The architectural portfolio is the greatest tool in the hands of a student or a professional architect to present themselves and their work to potential employers, clients or tutors. Whether you are applying for a job, or want to build up your academic and professional career, there are some golden rules for organizing your work, present your skills and stand out from the crowd in the demanding field of architecture. Always keep in mind that the portfolio is the reflection of your character, your attitude and your view of the world, so just be yourself and follow some simple tips to get the best out of it.
1. Listen to the audience
The first question you should ask yourself before starting organizing your portfolio is “who is the audience?”. If you are applying for a position in an architectural firm, do some research online. Try to find out what is the field of their projects (landscape architecture, residence design, internal design) and adjust accordingly. Highlight the projects that are more relevant to theirs and focus on the ones that you think can add a new perspective to the firm. Show them that you have understood completely the role you are supposed to follow but you also have to offer a fresh and innovative point of view on design and architecture.
2. PDF or Online portfolio, Which one is better for you?
Although creating your portfolio on an online template can be much easier and fast, PDF is the option to go. Sometimes servers crash, navigation in the site can be complicated and the recipient can easily become frustrated and move on to another applicant. PDF functions on every device, it can be easily downloaded and you don’t need internet access to read it. Moreover, you have complete control of the appearance and the formatting of your work and also an advantage of promoting your graphic design skills instead of using ready-made templates. Just make sure that your file size is no more than 5MB so that it can be sent with every mail service.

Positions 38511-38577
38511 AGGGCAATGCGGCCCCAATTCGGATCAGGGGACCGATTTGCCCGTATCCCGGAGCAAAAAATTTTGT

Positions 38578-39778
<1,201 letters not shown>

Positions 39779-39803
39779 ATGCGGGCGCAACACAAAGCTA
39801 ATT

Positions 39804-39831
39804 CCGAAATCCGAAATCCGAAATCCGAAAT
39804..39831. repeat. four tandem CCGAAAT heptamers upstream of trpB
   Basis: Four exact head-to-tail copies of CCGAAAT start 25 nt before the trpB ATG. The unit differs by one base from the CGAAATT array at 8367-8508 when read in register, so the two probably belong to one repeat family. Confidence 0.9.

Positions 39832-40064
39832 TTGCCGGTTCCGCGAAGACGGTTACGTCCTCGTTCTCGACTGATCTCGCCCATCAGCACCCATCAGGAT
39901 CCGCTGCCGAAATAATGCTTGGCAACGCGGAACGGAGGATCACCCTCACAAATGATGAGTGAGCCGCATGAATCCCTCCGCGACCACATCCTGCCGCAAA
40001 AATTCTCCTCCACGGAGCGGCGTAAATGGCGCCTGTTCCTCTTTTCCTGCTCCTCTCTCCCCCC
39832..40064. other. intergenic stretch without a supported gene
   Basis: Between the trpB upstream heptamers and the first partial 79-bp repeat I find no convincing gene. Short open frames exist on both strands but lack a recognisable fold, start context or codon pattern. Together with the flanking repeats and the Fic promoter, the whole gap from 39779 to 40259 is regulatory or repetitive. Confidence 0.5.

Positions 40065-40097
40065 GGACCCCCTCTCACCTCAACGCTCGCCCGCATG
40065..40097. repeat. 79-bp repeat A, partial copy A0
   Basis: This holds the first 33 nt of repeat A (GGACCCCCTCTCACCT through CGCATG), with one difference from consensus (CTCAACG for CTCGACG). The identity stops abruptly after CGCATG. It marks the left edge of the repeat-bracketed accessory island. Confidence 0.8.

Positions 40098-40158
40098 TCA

3. Create an appealing CV page
It is usually the first page of your portfolio so it has to make a good first impression. Choose a proper professional photo of yourself and stick only to the relevant and necessary information about your education and work experience. In this era of globalization with companies expanding their projects abroad, knowledge of foreign languages is highly appreciated, so don’t forget to mention them, as well as your computer skills concerning design and architectural programs that you can easily use. Being an architect is a combination of our personality, our gained knowledge through education and experiential processes in our everyday lives. If you are interested in photography, traveling or other hobbies in your free time, try to include them to give an overall view of your character and interests.
Read more: 30 Best Resume Templates Free For Architects
4. Select your best projects
Sometimes we fall into the trap of presenting every single project we have ever done, from the first year of architecture school to the last sketch, we made for a friend’s friend. This not only leads to endless portfolios that require valuable time to read but also shows a lack of self-evaluation. Take a moment and select up to 8-10 of your projects that reflect best your work and skills. If you have doubts about a project, its results, or you think it doesn’t suit the firm’s profile, leave it out. In case you want to focus on your evolution through the years, try not go back further than 5 years and make a wise selection as well.
5. Less is more